Advocates, physicians, and the family members of residents all have proposed various solutions to help fix the problems in SNFs that were illuminated by the pandemic — ranging from establishing minimum staffing ratios to requiring a full-time infection preventionist on site in facilities. And many of the SNF sector’s critics will try to get enforcement increased to some degree, Parkinson predicted.

AHCA’s board is in the process of putting together a plan of action to bring to lawmakers, and though Parkinson did not delve into specifics, citing the fact that discussions are ongoing, he said the plan centers around being clear that the pandemic was not entirely? the fault of SNFs — while acknowledging the need for improvement.

“All of those ideas that have been out there in the past are going to be discussed, and have a real possibility of occurring,” he said. “So we have to make the decision as a sector: Are we going to be part of the conversation, are we just going to sit back and wait and see what’s done to us?”

The one stipulation for whatever the board comes out with is that payment is needed, Parkinson said. Boosting registered nurse coverage, for example, or adding a full-time infection preventionist, are steps that SNFs would advocate for as long as there is some kind of funding to support them.

Wages are one critical area for improvement; many certified nursing assistants (CNAs) are starting at wages of $9 or $10 per hour, “just not a livable wage,” as Parkinson noted.

“Our argument’s always been: Well, you got to pay us under Medicaid a sufficient amount so that we can pay a livable wage,” he said. “I think we’re going to be more aggressive in that, I think we’re going to say: Look, we’ve got to get these people up to a point where they’re making what you need to survive, at a minimum.”

When it comes to wages, some operators have been concerned about the potential for Congress to pass a $15-per-hour minimum wage; in several states, CNAs make much less than that, which Parkinson said was correlated to states with low Medicaid reimbursement rates.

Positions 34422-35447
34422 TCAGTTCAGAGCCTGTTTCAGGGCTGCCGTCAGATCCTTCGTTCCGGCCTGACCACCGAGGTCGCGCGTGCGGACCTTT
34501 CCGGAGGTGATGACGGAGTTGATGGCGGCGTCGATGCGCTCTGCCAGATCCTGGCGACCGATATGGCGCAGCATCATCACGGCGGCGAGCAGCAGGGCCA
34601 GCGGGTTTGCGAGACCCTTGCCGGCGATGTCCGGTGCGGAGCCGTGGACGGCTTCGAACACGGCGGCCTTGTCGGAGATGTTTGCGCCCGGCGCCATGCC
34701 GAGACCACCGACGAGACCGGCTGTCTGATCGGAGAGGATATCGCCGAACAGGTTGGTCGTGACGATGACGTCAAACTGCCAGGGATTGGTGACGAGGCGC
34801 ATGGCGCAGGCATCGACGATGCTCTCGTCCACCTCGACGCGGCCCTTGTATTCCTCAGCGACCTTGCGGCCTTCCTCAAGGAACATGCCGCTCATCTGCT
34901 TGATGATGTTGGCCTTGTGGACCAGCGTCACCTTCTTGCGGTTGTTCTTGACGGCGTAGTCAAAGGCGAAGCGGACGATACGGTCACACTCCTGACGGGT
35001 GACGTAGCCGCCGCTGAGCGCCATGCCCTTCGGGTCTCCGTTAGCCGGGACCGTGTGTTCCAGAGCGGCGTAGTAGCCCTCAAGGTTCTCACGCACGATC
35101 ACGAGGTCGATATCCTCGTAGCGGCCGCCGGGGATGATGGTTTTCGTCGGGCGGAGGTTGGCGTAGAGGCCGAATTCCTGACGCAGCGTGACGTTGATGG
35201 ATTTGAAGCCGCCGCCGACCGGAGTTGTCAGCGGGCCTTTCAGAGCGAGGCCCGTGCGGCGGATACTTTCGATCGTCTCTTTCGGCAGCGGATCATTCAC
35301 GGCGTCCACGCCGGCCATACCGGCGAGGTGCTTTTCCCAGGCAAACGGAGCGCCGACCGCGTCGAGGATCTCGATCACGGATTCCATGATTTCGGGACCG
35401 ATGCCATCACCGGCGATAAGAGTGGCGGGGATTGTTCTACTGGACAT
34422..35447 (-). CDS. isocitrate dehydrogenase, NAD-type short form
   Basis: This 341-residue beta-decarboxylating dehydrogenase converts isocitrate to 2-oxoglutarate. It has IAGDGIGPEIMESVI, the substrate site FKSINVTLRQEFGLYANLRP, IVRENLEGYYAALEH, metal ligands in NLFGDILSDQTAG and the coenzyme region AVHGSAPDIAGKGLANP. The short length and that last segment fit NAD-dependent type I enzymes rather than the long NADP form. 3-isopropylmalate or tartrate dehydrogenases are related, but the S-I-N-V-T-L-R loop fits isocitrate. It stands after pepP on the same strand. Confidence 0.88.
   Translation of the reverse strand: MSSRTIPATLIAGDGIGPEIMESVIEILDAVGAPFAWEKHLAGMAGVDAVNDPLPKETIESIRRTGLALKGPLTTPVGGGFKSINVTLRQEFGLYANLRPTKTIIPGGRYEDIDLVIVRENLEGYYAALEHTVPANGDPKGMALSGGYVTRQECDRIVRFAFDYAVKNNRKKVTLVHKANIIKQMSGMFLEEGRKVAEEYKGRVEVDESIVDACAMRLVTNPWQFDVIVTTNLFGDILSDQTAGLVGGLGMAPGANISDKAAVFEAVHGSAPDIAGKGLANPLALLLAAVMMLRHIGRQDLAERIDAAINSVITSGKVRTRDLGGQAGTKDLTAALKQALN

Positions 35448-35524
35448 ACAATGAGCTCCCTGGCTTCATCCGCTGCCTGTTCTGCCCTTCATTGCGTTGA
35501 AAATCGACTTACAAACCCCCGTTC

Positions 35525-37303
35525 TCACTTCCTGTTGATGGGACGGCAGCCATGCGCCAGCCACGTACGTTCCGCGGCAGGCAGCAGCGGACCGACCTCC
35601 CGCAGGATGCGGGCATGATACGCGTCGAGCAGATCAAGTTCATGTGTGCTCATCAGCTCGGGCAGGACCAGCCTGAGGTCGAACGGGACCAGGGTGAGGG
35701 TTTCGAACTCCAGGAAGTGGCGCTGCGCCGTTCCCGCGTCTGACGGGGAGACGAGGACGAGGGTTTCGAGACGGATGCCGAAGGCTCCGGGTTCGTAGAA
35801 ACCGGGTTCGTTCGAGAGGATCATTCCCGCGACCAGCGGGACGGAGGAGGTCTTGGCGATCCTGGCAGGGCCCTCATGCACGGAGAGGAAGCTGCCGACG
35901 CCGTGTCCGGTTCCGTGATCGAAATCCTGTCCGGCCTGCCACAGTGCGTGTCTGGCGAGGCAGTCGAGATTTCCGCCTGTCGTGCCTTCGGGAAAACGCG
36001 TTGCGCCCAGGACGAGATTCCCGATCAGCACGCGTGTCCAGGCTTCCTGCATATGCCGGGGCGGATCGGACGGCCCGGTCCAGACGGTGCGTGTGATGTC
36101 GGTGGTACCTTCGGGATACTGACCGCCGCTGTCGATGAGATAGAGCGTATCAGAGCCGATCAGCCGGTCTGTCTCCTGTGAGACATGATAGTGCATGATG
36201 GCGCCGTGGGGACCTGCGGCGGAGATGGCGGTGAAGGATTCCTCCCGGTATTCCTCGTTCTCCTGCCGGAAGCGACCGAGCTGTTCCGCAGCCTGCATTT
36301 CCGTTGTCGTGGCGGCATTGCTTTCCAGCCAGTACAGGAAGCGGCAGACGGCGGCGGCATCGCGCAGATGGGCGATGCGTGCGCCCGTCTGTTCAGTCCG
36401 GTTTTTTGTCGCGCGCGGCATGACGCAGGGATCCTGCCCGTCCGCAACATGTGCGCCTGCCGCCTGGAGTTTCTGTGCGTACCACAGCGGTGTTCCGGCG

AHCA will be calling for lawmakers to create a Medicaid mechanism that helps states meet a $15-per-hour minimum wage — if such a law is passed. A stimulus bill to likely pass in mid-March is to be debated using the reconciliation process, which requires only 51 votes in the Senate. This process can only be used for budget matters, Parkinson said, so “the prevailing view” is that a minimum wage increase cannot be passed by Democrats in a reconciliation bill.

Though that won’t be definite until the parliamentarian makes a ruling, the other question is whether all 50 Democrats would vote for such a bill; according to Parkinson, this is not clear. Meanwhile a proposal from the Biden administration on minimum wage does increase it to $15 per hour, but only gradually, with the $15 effect not fully implemented until 2025 — a factor Parkinson said operators need to keep in mind.

“It’s not like all of a sudden, in next week’s paycheck, you have to increase to $15 an hour,” Parkinson noted. “There is a glide path, so that in most states, this really wouldn’t be that much of an issue. But I do realize that there are a few states, particularly in the South, Midwest, upper Midwest, where it would still be a problem.”

Another critical area will be overhauling facilities to allow for more private rooms. Housing multiple people in a room proved an extremely hazardous arrangement in the COVID-19 era, to say nothing of its effect on resident quality of life.

Yet this practice remains fairly widespread in the SNF space, and some states have actually started to offer funding to eliminate multi-patient rooms, Parkinson said.

“I didn’t realize coming into the pandemic, how many rooms there are that are out there that are still three and four residents to a room,” he said during the summit. “I think there’s going to be a real push by the states can come up with some way to accommodate funding, so that we don’t have those because obviously, in a pandemic, those have been problematic.”